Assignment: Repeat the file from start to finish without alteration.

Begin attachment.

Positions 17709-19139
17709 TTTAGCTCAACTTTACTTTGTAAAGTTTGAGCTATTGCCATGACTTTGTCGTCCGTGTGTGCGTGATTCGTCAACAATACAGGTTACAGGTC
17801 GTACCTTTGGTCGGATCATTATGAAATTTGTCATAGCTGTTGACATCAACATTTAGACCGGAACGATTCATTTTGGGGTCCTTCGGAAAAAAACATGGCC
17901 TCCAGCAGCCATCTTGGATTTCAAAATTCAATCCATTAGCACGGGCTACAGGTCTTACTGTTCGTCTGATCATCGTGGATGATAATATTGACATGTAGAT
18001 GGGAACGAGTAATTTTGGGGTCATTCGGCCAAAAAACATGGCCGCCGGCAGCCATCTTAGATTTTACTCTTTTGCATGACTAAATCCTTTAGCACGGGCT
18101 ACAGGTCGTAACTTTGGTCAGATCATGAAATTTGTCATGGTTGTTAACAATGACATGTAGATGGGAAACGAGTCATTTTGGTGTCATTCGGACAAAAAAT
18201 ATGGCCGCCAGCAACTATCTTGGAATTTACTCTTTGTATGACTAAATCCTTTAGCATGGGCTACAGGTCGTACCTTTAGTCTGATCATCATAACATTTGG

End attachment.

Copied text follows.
Positions 17709-19139
17709 TTTAGCTCAACTTTACTTTGTAAAGTTTGAGCTATTGCCATGACTTTGTCGTCCGTGTGTGCGTGATTCGTCAACAATACAGGTTACAGGTC
17801 GTACCTTTGGTCGGATCATTATGAAATTTGTCATAGCTGTTGACATCAACATTTAGACCGGAACGATTCATTTTGGGGTCCTTCGGAAAAAAACATGGCC
17901 TCCAGCAGCCATCTTGGATTTCAAAATTCAATCCATTAGCACGGGCTACAGGTCTTACTGTTCGTCTGATCATCGTGGATGATAATATTGACATGTAGAT
18001 GGGAACGAGTAATTTTGGGGTCATTCGGCCAAAAAACATGGCCGCCGGCAGCCATCTTAGATTTTACTCTTTTGCATGACTAAATCCTTTAGCACGGGCT
18101 ACAGGTCGTAACTTTGGTCAGATCATGAAATTTGTCATGGTTGTTAACAATGACATGTAGATGGGAAACGAGTCATTTTGGTGTCATTCGGACAAAAAAT
18201 ATGGCCGCCAGCAACTATCTTGGAATTTACTCTTTGTATGACTAAATCCTTTAGCATGGGCTACAGGTCGTACCTTTAGTCTGATCATCATAACATTTGG